Sunday, June 13, 2010
Looking for Life
One of the interesting things about life on earth is how it modifies the earth's surface. Oxygen, water and a host of carbonates and other compounds are directly the result of or considerably influence by living systems. A lifeless world has a different chemistry than a world with life.
Consequently, when we see odd things happening on other planets we immediately start to wonder if there are any kindred forms living out there.
There is, for example, methane on Mars. (And here.) Since it is readily observable in the atmosphere and it is just as readily destroyed it has to come from somewhere. Methane is one of the compounds in the atmosphere that suggest life-- at least, it suggests it on earth in the form of methanogenic bacteria. There are, however, other chemical processes that create methane-- iron reactions for instance. A new model of reactions actually destroy organic compounds (See here.) resulting in CO2 and methane.
Recently methanophilic bacteria were discovered in Canada. These bacteria consume methane and likely "breathe" sulfate. So, even if the methane on Mars doesn't come from life it could feed it. If the previously described reactions haven't destroyed them already.
But that's just life that approximates something we know.
Titan is a moon of Saturn. It has a dense atmosphere and liquid lakes if not oceans. The atmosphere is made up of nitrogen. It is filled with a dense fog of methane, ethane and other organics. It has wind and rain-- though what falls is not water but hydrocarbons. And it's cold. Very, very cold. Around -179 C (-290 F.) Water is never anything but solid. There is zero possibility of life on Titan.
Well, as we know it, anyway.
Turns out there should be more hydrogen and acetylene on Titan than there is. Some time ago, McKay and Smith suggested that a methane based life form, instead of a water based life form, could survive consuming hydrogen, acetylene and ethane. They suggested that the Huygens probe could give evidence of this by showing depletion of these compounds on the surface.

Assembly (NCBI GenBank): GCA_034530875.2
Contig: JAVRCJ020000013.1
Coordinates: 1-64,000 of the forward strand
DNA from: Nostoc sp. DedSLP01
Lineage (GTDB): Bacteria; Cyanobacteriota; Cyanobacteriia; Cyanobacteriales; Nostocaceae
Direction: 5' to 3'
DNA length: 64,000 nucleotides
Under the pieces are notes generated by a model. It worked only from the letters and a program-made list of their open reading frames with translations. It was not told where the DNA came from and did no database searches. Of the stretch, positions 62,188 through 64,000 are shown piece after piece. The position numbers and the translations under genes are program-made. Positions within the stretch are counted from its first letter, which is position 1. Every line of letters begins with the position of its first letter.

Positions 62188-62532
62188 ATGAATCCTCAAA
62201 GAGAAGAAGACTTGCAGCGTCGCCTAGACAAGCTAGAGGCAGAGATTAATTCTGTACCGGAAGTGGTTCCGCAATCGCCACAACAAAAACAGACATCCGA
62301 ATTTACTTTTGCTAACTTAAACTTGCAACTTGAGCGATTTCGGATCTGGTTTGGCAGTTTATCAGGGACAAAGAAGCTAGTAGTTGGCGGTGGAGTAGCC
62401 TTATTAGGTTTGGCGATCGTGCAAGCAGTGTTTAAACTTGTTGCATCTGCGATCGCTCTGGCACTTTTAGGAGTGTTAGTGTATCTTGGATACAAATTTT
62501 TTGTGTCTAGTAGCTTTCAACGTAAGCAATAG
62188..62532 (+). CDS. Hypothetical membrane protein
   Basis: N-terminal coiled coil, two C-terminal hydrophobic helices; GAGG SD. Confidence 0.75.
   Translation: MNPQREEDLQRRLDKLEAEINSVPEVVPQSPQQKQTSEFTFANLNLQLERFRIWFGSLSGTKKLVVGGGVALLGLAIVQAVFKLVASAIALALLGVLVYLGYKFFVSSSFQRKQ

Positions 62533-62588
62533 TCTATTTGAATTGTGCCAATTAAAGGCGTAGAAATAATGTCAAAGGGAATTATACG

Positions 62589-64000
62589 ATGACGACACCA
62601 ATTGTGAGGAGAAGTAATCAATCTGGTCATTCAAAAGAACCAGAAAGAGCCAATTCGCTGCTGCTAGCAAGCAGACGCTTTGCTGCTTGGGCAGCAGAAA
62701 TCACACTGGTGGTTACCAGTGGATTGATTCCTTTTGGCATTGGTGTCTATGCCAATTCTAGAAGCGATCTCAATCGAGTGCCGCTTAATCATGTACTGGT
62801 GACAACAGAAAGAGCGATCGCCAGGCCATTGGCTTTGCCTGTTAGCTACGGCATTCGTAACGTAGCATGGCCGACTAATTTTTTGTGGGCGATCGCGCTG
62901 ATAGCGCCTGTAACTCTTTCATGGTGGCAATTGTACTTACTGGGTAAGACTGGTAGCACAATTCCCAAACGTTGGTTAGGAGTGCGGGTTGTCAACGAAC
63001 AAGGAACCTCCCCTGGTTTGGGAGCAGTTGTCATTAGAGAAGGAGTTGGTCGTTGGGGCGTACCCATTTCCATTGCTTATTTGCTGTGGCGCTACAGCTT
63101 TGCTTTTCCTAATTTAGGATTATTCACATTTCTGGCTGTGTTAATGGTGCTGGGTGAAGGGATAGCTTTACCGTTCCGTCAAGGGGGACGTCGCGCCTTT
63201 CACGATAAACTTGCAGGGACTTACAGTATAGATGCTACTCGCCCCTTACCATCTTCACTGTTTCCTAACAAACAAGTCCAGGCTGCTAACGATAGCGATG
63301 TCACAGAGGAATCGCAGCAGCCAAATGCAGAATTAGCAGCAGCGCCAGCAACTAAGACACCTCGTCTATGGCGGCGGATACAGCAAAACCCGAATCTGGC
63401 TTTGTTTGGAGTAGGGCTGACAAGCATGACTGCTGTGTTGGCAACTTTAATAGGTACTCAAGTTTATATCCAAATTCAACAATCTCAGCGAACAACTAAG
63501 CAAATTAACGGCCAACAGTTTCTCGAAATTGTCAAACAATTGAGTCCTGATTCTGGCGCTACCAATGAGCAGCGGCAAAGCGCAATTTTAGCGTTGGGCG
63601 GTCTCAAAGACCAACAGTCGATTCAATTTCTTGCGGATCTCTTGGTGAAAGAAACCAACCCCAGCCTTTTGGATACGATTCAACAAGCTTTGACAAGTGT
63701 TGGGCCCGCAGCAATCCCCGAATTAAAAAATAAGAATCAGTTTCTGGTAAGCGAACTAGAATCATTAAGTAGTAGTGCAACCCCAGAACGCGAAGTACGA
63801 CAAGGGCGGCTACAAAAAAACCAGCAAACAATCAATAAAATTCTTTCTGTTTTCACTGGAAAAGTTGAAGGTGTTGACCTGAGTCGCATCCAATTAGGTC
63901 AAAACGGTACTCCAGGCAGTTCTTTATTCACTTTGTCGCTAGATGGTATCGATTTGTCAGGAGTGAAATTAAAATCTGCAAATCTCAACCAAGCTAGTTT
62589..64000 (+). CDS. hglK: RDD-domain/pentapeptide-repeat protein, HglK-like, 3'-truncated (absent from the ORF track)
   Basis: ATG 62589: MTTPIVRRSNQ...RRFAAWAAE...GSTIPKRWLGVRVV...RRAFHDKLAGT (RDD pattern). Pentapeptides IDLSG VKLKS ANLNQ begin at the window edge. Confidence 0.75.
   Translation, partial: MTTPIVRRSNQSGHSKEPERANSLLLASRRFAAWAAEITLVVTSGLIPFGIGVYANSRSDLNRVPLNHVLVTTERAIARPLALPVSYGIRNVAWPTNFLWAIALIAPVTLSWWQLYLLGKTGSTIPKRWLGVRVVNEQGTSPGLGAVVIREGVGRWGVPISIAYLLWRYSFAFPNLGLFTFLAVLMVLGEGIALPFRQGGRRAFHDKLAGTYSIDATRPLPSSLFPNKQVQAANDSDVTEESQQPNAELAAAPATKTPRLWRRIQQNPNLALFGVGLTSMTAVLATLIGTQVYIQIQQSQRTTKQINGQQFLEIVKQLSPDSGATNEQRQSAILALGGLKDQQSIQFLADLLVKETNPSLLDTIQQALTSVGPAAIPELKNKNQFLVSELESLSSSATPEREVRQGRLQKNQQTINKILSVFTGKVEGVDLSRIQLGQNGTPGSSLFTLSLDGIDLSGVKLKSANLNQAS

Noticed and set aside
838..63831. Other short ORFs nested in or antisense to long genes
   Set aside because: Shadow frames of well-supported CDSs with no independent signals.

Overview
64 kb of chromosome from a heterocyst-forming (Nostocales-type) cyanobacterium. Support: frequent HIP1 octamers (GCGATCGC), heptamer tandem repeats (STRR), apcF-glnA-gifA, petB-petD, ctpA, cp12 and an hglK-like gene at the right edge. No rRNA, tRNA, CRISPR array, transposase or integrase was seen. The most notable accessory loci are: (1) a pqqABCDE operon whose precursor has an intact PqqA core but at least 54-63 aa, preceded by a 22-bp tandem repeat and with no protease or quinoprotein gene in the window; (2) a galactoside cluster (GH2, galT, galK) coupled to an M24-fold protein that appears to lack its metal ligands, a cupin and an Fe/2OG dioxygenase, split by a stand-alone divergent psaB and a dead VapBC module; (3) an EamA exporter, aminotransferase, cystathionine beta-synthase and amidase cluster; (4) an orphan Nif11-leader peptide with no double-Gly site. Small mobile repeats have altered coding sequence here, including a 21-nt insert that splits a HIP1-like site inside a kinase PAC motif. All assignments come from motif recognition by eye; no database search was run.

Now, it's been reported that there is not as much ethane and acetylene and more hydrogen than was predicted. The proposed chemistry is to combine acetylene or ethane with hydrogen, gain energy and excrete methane.
The hydrogen derives from UV exposure to methane, releasing the hydrogen and resulting in more complex hydrocarbons. The "lifeforms" would be reversing that process. (See here for another analysis.)
A difference between expected results and actual results is a long way from demonstrating life.
Which brings us to an important question: how do we demonstrate life? Out on these plants we don't have dogs coming around sniffing the equipment. And it's likely that if something did come around sniffing the equipment we might not recognize it as a dog or even be aware it was sniffing.
Some very smart people at the University of Buenos Aires have come up with a novel approach to the problem: an interesting use of a microbial fuel cell. An MFC converts chemical energy to electrical energy by utilizing microorganisms. Fundamentally, they view life as an organized set of redox reactions: reactions where oxidation of carbon to yield CO2 (oxidation) or the reduction of carbon to yield methane (CH4).
Oxidation is the loss of electrons or an increase of oxidation state.
Reduction is the gain of electrons or a decrease of the oxidation state.
The oxidation state is the hypothetical charge that an atom would have if all the bonds to the atoms were ionic. Ionic bonds are based on charge. Sodium (+1) binds with Chlorine (-1) to create salt. Sodium loses an electron becoming positive and and Chlorine gets it becoming negative. They attract each other and form a stable bond.
Usually, oxidation and reduction occurs simultaneously in a chemical reaction. One compound is oxidized at the expense of the other compound being reduced. These are called redox pairs. They are often sources of energy. Cellular respiration involves the oxidation of glucose and the reduction of NAD to NADH.
(NAD is nicotinamice adenine dinucleotide and is a coenzyme found in cells. It is built in cells for just this purpose.)
The point here is that oxidation/reduction reactions are a signal of respiration and are independent of oxygen or anything else. All that is needed is an electron source and an electron sink.
Which returns us back to Brazil.
The UBA team consists of two charged poles, an anode and a cathode, and a membrane between them. They theorize that any life form will use a redox reaction of some kind and it will involve freeing electrons and protons. The anode captures the electrons and the protons move through the membrane, completing an electrical circuit and generating current. They've now demonstrated it on several types of earth bacteria.
When we drop a UBA device on Titan, we might discover life when it turns on a light.